Beware the Sony Errorists

A BBC business story on the Sony breach flew across my screen today. Normally I would read through and be on my way. This story however was so riddled with strange and simple errors I had to stop and wonder; who really reads this without pause? Perhaps we need a Snopes of theories on hackers.

A few examples

Government-backed attackers have far greater resources at their disposal than criminal hacker gangs…

False. Criminal hacker gangs can amass far greater resources more quickly than government-backed ones. Consider how criminal gangs operate relative to the restrictions of the “governed”. Government-backed groups have constraints on budget, accountability, jurisdiction…. I am reminded of the Secret Service agent who told me how he had to scrape and toil for months to bring together an international team with resources and approval. Finally getting approval his group descended in a helicopter onto the helipad of a criminal property that was literally a massive gilded castle surrounded by exotic animals and vehicles. Gov agencies were outclassed on almost every level yet careful planning, working together and correct timing were on their side. The bust was successful despite strained resources across several countries.

Of course it is easy to find opposite examples. The government invests in the best equipment to prepare for some events and clearly we see “defense” budgets swell. This is not the point. In many scenarios of emerging technology you find innovation and resources are handled better by criminal gangs who lack constraints of being governed — criminals can be as lavish or unreasonable as they decide. Have you noticed anyone lately talking about how Apple or Google have more money than Russia?

Government-backed hackers simply won’t give up…

False. This should be self-evident from the answer above. Limited resources and even regime change are some of the obvious reasons why government-backed anything will give up. In the context of North Korea, let alone wider history of conflict, we only have to look at a definition of the current armistice that is in place: “formal agreement of warring parties to stop fighting”.

Two government-backed sides in Korea formally “gave up” and signed an armistice agreement July 27, 1953. At 10 a.m..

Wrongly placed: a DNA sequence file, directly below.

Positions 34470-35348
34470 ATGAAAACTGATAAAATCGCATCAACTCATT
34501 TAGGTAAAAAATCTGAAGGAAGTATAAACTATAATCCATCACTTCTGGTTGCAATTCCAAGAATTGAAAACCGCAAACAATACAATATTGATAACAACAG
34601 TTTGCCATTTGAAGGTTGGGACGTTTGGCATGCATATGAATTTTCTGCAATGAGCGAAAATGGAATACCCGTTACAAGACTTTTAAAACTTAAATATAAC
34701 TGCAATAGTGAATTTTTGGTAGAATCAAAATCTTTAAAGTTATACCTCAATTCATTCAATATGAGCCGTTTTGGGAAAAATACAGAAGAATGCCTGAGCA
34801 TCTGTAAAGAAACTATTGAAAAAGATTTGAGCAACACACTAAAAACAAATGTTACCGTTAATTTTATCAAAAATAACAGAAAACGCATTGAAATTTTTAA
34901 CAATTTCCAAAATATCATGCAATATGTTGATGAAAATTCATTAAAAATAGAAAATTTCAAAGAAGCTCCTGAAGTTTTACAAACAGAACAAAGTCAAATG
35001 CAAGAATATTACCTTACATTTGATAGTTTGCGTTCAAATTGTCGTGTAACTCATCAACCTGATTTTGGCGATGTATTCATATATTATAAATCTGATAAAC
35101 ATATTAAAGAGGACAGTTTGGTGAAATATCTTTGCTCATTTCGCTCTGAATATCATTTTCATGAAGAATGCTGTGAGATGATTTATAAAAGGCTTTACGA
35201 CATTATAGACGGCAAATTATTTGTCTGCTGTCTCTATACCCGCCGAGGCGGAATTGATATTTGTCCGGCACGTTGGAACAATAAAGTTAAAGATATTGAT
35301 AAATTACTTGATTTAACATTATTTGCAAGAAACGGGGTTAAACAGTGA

Perhaps some will not like this example because North Korea is notorious for nullifying the armistice as a negotiation tactic. Constant reminders of its intent for reunification seem like it has refused to give up. I’d disagree, on the principle of what armistice means. Even so let’s consider instead the U.S. role in Vietnam. On January 27, 1973 an “Ending the War and Restoring Peace in Viet-Nam” Agreement was signed by the U.S. and others in conflict; by the end of 1973 the U.S. had unquestionably given up attacks and three years later North and South were united.

I also am tempted to point to famous pirates (Ching Shih or Peter Easton) who “gave up” after a career of being sponsored by various states to attack others. They simply inked a deal with one sponsor to retire.

“What you need is a bulkhead approach like in a ship: if the hull gets breached you can close the bulkhead and limit the damage…

True with Serious Warning. To put it simply, bulkheads are a tool, not a complete solution. This is the exact mistake that led to the Titanic disaster. A series of bulkheads (with some fancy new technology hand-waving of the time) were meant to keep the ship safe even when breached. This led people to refer to the design as “unsinkable”. So if the Titanic sank how can bulkheads still be a thing to praise?

I covered this in my keynote presentation for the 2010 RSA Conference in London. Actually, I wasn’t expecting to be a keynote and packed my talk with details. Then I found myself on main stage, speaking right after Richard Clarke, which made it awkward to fit in my usual pace of delivery. Anyway, here’s a key slide of the keynote.


The bulkheads gave a false sense of confidence, allowing a greater disaster to unfold for a combination of reasons. See how “wireless issues” and “warnings ignored” and “continuing to sail” and “open on top” start to add up? In other words if you hit something and detect a leak you tend to make an earlier assessment and a more complete one — one that affects the whole ship. If you instead think “we’ve got bulkheads keep going” a leak that could be repaired or slowed turns very abruptly into a terminal event, a sinking.